How about one for Jonathan Chait, for his brief but nonetheless epic takedown of Shelby Steele's latest. Chait is exactly correct: it's a whole column about what a horrible president Barack Obama is that is entirely lacking any actual specific references to any policy whatsoever. As Chait says, it's all attitude. My favorite part is that not once, but twice, Steele indicts the 1960s. It's just a wonderfully all-encompassing rhetorical trick, at least for those with the right cultural resentments. You don't need to explain what specific influence something from the 1960s has on some specific policy you don't like; it's enough to say that you don't like Barack Obama and the liberals and, well, after all, the 1960s.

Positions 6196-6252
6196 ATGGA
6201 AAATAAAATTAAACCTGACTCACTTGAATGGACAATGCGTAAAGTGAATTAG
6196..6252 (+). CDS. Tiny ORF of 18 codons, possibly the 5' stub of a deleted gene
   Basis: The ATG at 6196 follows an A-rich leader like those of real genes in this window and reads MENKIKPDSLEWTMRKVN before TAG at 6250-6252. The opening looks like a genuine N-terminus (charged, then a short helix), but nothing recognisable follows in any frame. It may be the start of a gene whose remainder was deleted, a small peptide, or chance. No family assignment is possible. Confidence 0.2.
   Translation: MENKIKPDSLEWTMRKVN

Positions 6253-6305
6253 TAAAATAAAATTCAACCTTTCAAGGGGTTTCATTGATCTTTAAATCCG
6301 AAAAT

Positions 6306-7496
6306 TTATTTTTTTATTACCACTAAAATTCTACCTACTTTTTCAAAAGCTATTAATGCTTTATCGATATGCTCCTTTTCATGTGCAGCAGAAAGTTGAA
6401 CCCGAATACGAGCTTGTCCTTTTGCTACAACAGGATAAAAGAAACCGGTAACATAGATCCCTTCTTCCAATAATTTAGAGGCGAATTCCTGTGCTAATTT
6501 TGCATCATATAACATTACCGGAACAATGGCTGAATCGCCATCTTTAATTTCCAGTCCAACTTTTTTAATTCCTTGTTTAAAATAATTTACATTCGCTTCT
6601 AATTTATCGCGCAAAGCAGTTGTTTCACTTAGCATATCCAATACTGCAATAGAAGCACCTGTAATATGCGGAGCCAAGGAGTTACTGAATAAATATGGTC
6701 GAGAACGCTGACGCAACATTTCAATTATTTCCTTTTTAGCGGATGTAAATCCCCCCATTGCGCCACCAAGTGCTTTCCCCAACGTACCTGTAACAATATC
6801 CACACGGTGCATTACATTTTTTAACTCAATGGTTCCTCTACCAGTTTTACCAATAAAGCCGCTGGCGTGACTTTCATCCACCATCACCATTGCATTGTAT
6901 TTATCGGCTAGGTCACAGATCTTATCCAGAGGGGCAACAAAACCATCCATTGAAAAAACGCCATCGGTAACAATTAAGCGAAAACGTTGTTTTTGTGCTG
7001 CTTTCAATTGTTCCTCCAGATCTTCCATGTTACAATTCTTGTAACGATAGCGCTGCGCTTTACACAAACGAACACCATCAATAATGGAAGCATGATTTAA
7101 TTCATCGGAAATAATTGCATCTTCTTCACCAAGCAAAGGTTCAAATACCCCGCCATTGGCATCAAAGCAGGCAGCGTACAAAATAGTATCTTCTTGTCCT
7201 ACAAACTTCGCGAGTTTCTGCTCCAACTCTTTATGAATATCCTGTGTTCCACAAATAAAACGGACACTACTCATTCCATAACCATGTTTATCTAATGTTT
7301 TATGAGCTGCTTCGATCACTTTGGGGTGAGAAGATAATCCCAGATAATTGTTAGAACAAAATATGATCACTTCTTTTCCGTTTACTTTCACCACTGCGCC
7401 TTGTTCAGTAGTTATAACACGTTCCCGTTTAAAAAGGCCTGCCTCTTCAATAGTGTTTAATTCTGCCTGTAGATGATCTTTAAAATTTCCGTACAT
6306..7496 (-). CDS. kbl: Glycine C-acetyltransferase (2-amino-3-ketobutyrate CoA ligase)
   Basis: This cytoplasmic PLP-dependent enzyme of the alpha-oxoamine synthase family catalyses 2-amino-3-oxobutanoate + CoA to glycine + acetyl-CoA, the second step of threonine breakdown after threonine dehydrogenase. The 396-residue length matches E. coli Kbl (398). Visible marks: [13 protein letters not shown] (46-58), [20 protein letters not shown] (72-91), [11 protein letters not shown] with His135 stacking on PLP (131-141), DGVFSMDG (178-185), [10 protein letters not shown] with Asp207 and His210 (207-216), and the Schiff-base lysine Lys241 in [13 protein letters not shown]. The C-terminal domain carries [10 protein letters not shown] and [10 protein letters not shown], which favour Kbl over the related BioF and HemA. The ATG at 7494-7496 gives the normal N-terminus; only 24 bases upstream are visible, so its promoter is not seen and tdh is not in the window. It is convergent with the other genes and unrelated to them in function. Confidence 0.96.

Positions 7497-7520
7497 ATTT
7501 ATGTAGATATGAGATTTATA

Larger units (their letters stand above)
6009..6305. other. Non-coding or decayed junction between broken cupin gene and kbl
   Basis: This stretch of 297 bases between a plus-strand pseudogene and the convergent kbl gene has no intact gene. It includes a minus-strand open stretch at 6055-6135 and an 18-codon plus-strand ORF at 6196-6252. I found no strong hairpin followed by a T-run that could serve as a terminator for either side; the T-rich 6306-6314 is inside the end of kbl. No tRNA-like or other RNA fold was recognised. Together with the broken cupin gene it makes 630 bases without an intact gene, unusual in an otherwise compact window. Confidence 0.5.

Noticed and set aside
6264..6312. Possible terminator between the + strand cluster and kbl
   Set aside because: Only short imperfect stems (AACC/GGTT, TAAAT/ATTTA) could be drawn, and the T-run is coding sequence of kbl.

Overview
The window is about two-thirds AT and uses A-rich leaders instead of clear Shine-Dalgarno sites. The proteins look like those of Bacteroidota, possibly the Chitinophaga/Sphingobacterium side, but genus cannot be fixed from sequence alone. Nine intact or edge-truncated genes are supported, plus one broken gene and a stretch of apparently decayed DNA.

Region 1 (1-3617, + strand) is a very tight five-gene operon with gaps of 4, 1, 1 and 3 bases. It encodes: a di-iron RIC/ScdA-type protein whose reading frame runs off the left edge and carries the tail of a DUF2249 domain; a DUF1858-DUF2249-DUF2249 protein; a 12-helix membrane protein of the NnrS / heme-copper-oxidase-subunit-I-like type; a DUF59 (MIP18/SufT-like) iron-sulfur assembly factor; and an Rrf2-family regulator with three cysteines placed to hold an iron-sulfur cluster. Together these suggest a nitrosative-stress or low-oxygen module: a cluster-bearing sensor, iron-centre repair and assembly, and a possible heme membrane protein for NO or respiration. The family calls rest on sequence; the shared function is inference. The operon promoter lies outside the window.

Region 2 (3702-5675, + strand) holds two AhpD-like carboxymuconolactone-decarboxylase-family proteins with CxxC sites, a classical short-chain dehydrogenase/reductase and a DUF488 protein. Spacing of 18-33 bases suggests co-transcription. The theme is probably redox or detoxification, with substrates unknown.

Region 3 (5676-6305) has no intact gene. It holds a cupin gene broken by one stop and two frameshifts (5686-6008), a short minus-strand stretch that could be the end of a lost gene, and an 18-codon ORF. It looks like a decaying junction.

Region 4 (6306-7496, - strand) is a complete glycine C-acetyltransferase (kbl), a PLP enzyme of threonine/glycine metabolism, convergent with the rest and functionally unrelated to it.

OK, it's my second-favorite thing. My favorite is the bit about how bin Laden obviously targeted the US on September 11 because of American exceptionalism...which, you know, would be a lot more convincing if al-Qaeda had never targeted any of those unexceptional nations.
Really, I think one of the continuing themes here is that a lot of the current crop of conservatives, candidates and pundits and even wonks, just don't try very hard. Presumably because they don't have to. Mention the 1960s, throw around the word "exceptionalism", toss in an accusation of "relativism", and apparently the customers will line up around the block. I don't think there's anything at all inherent in conservative thought that has anything to do with it, but there you are, and the results are, to me at least, pretty obvious.